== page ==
By The SENG Editorial Board.
Citation: From The SENG Update, March 2010
Jeremy Tardy knew he wanted to be an actor when he was five years old. At first glance, it might look as though his path from those early years to his being a member of Juilliard’s drama class of 2013—one of only eighteen freshmen—was a charmed one. After all, by the time he was in sixth grade, he was acting in Milwaukee’s First Stage Children’s Theater productions, in which child actors typically are in twenty performances per show for runs of three weeks to paying audiences. In high school, he performed in plays by Oscar Wilde, Molière, and Shakespeare, including landing the lead roles of Othello and Macbeth. He won awards and scholarships and gave the commencement speech at his public high school graduation ceremony.
However, Jeremy is the first to say that his path has been far from easy. “I had to sacrifice a lot to reach my goal of getting into Juilliard,” he says. “First, I spent a lot of time doing plays throughout high school and middle school, many times sacrificing grades. I faced a lot of skepticism in my pursuits, especially being a young black actor, and even more in auditioning for Juilliard.”
Everyone knows how to get to Carnegie Hall (practice, practice, practice), but is practice enough to get to Juilliard, especially from the north side neighborhood of Milwaukee, Wisconsin?
Mentors and Family Support
Karen Arnold, in her fourteen-year study of high school valedictorians, Lives of Promise, found that many gifted students require adult mentoring and scaffolding to help them to make the transition from academic success to a career that is right for them. Otherwise, these students may view college narrowly, as “vocational training for upward mobility” rather than a step toward a personally satisfying and meaningful career.
In Jeremy’s case, actors and instructors at Milwaukee’s First Stage Children’s Theater Academy prepared him not only for auditions but also for what it is really like to make a living as an actor, giving him an inside look at the profession he plans to enter. One of these mentors, John Maclay, Academy Director, says of Jeremy, “He has great instincts as an actor, which are complemented by one of the strongest work ethics I have ever seen in a young actor. He is smart, kind, passionate, collaborative, and fearless.”
While he credits Maclay and First Stage’s Academy Headmaster, Laura DeMoon, for their support and guidance, Jeremy says his most important mentors have been his mother and grandmother: “They are my spiritual and religious foundation and have helped me so much. Without them I could not be here today. My family has always supported me in acting. They have come to all my shows—many times more than once—and they continue to support me in my goals.”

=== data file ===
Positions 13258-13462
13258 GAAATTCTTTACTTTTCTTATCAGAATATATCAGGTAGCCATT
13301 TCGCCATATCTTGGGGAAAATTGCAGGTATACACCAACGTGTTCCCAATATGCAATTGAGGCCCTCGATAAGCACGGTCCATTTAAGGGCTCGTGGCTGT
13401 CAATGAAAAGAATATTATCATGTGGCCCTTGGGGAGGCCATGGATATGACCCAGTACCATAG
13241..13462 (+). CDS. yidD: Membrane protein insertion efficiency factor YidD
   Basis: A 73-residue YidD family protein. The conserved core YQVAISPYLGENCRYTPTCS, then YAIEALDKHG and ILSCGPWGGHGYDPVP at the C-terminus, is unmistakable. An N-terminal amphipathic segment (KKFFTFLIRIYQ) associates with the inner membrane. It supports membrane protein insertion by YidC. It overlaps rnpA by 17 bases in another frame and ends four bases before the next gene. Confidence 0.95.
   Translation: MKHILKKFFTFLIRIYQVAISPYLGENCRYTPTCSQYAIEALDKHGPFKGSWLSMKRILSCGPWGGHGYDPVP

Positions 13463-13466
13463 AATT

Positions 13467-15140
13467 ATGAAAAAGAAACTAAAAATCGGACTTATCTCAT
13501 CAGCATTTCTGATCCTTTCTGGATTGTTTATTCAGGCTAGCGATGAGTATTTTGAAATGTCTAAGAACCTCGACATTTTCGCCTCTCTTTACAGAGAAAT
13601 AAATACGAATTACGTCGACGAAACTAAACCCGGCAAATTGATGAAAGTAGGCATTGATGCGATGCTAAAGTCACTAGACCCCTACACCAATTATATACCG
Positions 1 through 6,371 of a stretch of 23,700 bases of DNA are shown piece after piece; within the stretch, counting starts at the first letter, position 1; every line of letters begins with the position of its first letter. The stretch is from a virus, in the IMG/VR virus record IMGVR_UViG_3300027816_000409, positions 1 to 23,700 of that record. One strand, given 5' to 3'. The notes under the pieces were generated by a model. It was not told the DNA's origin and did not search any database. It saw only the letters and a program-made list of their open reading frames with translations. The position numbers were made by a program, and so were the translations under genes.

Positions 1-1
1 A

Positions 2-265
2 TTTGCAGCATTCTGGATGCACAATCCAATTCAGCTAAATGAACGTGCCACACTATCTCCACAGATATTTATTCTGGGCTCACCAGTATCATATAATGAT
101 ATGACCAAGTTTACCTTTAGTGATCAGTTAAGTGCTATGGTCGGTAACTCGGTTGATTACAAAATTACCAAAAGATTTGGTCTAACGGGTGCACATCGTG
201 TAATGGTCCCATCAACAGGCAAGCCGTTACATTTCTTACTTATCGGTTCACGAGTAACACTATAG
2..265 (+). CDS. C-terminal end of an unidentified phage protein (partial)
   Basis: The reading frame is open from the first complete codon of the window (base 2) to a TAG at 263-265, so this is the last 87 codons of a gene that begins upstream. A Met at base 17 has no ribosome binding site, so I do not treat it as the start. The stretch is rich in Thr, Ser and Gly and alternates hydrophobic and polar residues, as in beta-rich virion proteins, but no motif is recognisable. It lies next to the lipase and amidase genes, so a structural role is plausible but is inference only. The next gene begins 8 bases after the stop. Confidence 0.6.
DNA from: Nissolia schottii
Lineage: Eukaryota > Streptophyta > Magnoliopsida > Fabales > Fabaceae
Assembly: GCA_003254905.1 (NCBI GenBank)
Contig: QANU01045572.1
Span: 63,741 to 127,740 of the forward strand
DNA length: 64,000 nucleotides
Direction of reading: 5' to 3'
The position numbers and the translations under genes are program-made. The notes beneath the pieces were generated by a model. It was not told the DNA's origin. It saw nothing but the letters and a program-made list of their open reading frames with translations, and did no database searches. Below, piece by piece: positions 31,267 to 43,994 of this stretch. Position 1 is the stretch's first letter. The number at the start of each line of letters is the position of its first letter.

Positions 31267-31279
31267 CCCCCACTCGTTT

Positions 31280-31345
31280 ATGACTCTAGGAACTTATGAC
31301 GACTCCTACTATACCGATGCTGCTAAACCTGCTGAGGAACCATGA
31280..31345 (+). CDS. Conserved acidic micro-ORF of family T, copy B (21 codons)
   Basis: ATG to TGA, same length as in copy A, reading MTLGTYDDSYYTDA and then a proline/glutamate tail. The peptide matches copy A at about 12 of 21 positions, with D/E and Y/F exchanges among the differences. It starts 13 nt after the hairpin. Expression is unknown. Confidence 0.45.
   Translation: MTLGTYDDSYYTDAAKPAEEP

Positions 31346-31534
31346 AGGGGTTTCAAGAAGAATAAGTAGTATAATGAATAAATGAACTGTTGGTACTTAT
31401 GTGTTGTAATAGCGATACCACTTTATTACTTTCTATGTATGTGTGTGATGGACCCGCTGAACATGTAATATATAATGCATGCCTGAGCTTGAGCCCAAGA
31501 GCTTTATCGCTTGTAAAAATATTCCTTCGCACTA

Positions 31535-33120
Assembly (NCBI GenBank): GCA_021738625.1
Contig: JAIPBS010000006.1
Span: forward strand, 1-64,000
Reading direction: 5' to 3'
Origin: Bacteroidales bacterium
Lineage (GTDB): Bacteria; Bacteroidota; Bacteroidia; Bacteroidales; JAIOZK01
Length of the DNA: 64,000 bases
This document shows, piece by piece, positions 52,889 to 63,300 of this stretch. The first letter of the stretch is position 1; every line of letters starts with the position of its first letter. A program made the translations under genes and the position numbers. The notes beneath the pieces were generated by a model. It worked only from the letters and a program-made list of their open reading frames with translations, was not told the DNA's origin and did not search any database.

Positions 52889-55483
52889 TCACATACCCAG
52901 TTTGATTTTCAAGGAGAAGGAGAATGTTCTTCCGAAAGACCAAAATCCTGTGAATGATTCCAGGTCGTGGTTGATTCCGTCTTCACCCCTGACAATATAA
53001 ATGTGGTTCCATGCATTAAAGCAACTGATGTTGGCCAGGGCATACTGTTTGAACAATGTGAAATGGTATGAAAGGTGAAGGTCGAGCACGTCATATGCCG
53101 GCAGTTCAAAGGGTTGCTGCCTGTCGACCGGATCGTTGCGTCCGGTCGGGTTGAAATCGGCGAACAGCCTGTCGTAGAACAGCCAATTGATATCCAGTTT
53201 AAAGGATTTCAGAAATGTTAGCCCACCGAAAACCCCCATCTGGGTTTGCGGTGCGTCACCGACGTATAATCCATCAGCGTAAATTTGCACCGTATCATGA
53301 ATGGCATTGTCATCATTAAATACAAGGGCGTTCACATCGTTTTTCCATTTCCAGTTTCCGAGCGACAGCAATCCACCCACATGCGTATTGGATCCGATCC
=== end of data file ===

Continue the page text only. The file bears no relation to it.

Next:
In terms of screen and stage influences, Jeremy’s favorite male and female actors are Denzel Washington, Marlon Brando, Angela Bassett, and Meryl Streep. He says, “I have seen most of their works, and I truly admire what they have done on film. Denzel Washington has most influenced me as he is a leading black actor who works against many stereotypes that the film industry portrays with other black actors.”
A Passion for Acting and Life
Finding and working with knowledgeable mentors is important for gifted youth, but, as the authors of Talented Teenagers: The Roots of Success and Failure remind us, “No teenager will develop talent unless he or she enjoys working in the talent area.”
Why does Jeremy love acting? “This is a question that I constantly ask myself,” he says, “and one that can only be answered by getting on stage. Many times I feel that the stress, frustration, and work that go into performing are not worth doing, but the blissful feeling of being on stage and giving my heart and soul to the audience makes me want to do it all over again.”
His performance ritual is music: “I love music, especially soul music. There is so much passion in the songs of soul singers like Al Green, Marvin Gaye, James Brown, Tina Turner, Nina Simone, and Curtis Mayfield that makes you feel. I listen to this music many times before performances. It is something that always infuses me with passion, and I try to emulate this through acting. One needs only to listen to these singers to understand what I mean.”
He says that having intensity of emotion is a valuable asset for an actor: “I must be emotionally available to my fellow actors and to my audience. I must be able to have a deep emotional connection to the characters that can only come from being an emotional person. In my training here at Juilliard, I am learning to heighten all my senses as an actor so that I will be much more sensual in life and on stage.”
In addition to passion and emotional intensity, Jeremy also displays intellectual curiosity: “I am a very curious person. I love to read books and plays, as well as biographies and autobiographies. I always want to know more.”